London: “What would be the use if people were to say: ‘The British are nice people, but they haven’t got any money?’” The question was asked by the late Per Jacobsson, former director of the International Monetary Fund, during one of the recurrent sterling crises of the past decade. I quote his candid remark, though, from a more recent source, namely a Fabian Society pamphlet by Mr. Michael Shanks: a prominent economic publicist and for a while a junior member of the Wilson administration. Mr. Shanks, who at the age of forty already has a staggering list of publications to his credit, served in the Department of Economic Affairs for over two years from the beginning of 1965, and in May 1966 became Coordinator of Industrial Policy, whatever that may signify. He did not last long (neither did the coordination of policy), and currently he functions primarily as the chief oracle of the (London) Times in matters economic. It is in part owing to his inside knowledge of the Whitehall machine that the public has in recent months been able to form some impression of what is really the matter with the British economy.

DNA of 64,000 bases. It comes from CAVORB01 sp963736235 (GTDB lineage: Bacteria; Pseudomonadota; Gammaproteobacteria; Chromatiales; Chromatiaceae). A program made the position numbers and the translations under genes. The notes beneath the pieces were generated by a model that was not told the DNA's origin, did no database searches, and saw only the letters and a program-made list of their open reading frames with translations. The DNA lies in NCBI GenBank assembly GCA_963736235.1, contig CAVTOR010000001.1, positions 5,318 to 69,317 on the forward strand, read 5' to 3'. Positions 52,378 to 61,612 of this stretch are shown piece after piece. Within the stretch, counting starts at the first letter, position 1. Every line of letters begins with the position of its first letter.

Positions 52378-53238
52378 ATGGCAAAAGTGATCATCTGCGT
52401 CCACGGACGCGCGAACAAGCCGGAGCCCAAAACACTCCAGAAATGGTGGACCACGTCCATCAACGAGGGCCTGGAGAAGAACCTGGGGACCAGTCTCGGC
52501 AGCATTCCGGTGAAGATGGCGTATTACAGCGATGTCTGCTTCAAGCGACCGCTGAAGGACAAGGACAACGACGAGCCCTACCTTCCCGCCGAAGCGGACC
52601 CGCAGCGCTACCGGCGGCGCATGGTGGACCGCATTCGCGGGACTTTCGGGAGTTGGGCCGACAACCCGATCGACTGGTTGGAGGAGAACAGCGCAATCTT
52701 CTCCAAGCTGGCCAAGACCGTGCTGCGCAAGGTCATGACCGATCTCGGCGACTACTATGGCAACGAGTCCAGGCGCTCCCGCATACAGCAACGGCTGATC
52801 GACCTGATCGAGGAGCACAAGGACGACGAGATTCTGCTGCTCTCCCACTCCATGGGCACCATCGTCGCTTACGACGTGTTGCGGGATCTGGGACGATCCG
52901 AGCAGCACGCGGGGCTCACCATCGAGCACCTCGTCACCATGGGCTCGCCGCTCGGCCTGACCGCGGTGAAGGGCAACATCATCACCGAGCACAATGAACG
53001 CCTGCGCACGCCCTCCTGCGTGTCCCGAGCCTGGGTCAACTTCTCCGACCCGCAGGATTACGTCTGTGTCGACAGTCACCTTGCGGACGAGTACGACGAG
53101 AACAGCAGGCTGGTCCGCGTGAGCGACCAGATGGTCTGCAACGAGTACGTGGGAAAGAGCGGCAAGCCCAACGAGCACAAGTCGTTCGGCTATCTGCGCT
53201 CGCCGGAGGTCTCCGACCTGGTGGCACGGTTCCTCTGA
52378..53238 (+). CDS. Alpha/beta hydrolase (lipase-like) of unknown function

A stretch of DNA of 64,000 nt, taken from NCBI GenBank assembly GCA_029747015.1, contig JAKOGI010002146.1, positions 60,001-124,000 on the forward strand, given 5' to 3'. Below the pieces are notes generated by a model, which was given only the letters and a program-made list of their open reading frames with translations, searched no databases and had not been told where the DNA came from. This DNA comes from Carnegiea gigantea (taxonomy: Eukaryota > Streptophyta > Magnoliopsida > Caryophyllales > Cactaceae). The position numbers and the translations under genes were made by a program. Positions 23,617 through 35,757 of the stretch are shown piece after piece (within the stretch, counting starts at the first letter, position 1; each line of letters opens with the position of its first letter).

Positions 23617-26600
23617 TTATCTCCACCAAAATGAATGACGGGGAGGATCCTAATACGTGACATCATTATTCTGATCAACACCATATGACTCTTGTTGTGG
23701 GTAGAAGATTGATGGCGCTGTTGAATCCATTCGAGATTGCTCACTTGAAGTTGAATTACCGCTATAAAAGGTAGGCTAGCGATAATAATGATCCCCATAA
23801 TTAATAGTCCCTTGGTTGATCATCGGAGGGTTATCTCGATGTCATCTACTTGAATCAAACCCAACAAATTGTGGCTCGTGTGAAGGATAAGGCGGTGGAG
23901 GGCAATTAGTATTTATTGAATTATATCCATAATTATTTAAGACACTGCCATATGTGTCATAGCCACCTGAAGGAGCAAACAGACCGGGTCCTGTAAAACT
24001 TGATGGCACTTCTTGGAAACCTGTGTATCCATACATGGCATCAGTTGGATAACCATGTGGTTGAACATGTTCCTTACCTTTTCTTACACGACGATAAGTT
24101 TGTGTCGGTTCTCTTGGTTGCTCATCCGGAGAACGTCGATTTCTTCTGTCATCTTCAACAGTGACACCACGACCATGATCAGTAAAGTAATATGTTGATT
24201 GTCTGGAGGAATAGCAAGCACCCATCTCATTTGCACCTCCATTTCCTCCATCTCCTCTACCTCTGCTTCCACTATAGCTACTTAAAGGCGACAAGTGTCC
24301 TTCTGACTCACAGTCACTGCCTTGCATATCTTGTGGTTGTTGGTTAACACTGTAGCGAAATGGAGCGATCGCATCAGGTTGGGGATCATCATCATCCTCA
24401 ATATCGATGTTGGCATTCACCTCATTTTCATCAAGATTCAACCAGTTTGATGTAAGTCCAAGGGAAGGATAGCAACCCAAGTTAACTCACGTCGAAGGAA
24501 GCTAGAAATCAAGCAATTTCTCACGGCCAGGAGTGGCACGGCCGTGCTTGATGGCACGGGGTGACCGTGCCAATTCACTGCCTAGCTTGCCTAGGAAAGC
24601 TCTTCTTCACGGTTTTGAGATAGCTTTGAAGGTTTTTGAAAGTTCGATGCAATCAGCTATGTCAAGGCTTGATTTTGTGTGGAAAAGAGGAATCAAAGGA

I start in this fashion because I want to make it clear that Mr. Shanks is both knowledgeable and outspoken. He is very much the energetic young meritocrat: former honorary treasurer of the Fabian Society (his lecture, “Is Britain Viable?”, from which I have been quoting, is labelled Fabian tract 378), former industrial editor of the Financial Times, former economics lecturer at Williams College, Mass., indefatigable traveler, broadcaster and writer; and to cap it all, father of four children, he appears to have the stamina of ten ordinary men. He also has a shrewd sense of timing. Thus he left his official post shortly after it became clear that the Wilson government had no idea what to do about the economy; and in his Fabian Society lecture of early November 1967 (now reprinted as a pamphlet) he came out boldly for devaluation at a moment when Treasury mandarins, City bankers, and most editors (including the Editor of the Economist) were busy strangling themselves with their Old School Ties. By a stroke of coincidence (if that is what it was), his recommendations were promptly adopted and a fortnight later his subversive lecture appeared in print. This is what one may call sensible timing. Mr. Shanks is currently established as the man who knew it had to be done, and his almost daily articles on economic policy now carry the authority of one who was both enough of an Insider to know the ship was leaking, and enough of an Outsider to say so before the Captain had ordered the crew to man the boats. As for the Fabian Society, it can claim the distinction of having supplied the British Cabinet both with its most distinguished ornaments and with its most ruthless journalistic critic.
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